Compare any two graphics cards:
GeForce GTX 560 Ti vs Radeon HD 7850
IntroThe GeForce GTX 560 Ti comes with a clock speed of 822 MHz and a GDDR5 memory frequency of 1002 MHz. It also uses a 256-bit bus, and uses a 40 nm design. It is made up of 384 SPUs, 64 TAUs, and 32 Raster Operation Units.
Compare those specs to the Radeon HD 7850, which features a core clock frequency of 860 MHz and a GDDR5 memory frequency of 1200 MHz. It also features a 256-bit bus, and makes use of a 28 nm design. It is made up of 1024 SPUs, 64 TAUs, and 32 ROPs.
(No game benchmarks for this combination yet.)
Power Usage and Theoretical Benchmarks
Power Consumption (Max TDP)
The Radeon HD 7850, in theory, should perform just a bit faster than the GeForce GTX 560 Ti in general. (explain)
Texel RateThe Radeon HD 7850 should be a bit (about 5%) faster with regards to texture filtering than the GeForce GTX 560 Ti. (explain)
Pixel RateThe Radeon HD 7850 will be a bit (about 5%) faster with regards to full screen anti-aliasing than the GeForce GTX 560 Ti, and also will be capable of handling higher resolutions more effectively. (explain)
Please note that the above 'benchmarks' are all just theoretical - the results were calculated based on the card's specifications, and real-world performance may (and probably will) vary at least a bit.
Please note that the price comparisons are based on search keywords - sometimes it might show cards with very similar names that are not exactly the same as the one chosen in the comparison. We do try to filter out the wrong results as best we can, though.
Memory Bandwidth: Memory bandwidth is the maximum amount of information (in units of megabytes per second) that can be moved over the external memory interface in a second. It's calculated by multiplying the card's bus width by its memory clock speed. If the card has DDR memory, the result should be multiplied by 2 once again. If it uses DDR5, multiply by ANOTHER 2x. The higher the card's memory bandwidth, the better the card will be in general. It especially helps with anti-aliasing, High Dynamic Range and higher screen resolutions.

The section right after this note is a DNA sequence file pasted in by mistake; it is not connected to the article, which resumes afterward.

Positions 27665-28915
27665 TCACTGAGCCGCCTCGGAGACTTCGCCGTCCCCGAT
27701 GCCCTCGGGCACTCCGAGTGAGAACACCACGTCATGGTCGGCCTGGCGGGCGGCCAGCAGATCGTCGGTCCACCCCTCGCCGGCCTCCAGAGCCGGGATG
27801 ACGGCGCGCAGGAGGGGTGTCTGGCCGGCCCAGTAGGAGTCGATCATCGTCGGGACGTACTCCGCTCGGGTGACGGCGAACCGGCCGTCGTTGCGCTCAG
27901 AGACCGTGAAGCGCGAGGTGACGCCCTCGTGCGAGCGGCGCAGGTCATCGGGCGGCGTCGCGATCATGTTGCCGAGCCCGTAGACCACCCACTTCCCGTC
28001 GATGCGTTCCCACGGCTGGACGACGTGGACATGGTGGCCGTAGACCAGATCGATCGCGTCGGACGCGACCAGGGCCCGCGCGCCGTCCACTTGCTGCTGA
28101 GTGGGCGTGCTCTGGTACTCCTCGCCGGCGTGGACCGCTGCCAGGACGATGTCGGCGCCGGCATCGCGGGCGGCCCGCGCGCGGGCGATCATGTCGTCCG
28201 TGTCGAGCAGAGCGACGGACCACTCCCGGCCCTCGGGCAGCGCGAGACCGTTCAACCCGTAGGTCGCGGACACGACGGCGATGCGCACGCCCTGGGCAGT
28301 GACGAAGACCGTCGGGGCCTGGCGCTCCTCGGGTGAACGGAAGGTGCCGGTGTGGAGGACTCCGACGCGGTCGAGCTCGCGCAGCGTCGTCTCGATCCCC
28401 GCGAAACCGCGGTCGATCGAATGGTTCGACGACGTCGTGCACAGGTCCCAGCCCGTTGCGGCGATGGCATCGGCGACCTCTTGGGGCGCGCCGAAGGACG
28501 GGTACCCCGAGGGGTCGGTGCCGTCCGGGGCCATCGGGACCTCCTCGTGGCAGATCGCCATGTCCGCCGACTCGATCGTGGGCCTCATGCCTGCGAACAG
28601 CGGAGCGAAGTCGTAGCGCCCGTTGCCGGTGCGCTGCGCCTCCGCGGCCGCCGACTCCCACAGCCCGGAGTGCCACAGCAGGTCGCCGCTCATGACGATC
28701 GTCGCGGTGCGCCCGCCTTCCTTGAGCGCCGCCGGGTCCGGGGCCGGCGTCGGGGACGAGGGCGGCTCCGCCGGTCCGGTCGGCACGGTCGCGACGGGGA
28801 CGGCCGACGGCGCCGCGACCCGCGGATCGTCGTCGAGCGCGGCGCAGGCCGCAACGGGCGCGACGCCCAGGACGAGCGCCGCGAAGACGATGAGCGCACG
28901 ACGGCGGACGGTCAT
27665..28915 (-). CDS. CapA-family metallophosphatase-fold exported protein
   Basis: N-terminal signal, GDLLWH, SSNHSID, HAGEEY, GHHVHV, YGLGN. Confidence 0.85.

Texel Rate: Texel rate is the maximum amount of texture map elements (texels) that can be applied per second. This is worked out by multiplying the total amount of texture units by the core speed of the chip. The higher this number, the better the card will be at texture filtering (anisotropic filtering - AF). It is measured in millions of texels in one second.
Pixel Rate: Pixel rate is the most pixels that the graphics card can possibly write to the local memory in one second - measured in millions of pixels per second. The number is calculated by multiplying the number of Render Output Units by the clock speed of the card. ROPs (Raster Operations Pipelines - also sometimes called Render Output Units) are responsible for filling the screen with pixels (the image). The actual pixel output rate is also dependant on quite a few other factors, most notably the memory bandwidth - the lower the bandwidth is, the lower the potential to reach the maximum fill rate.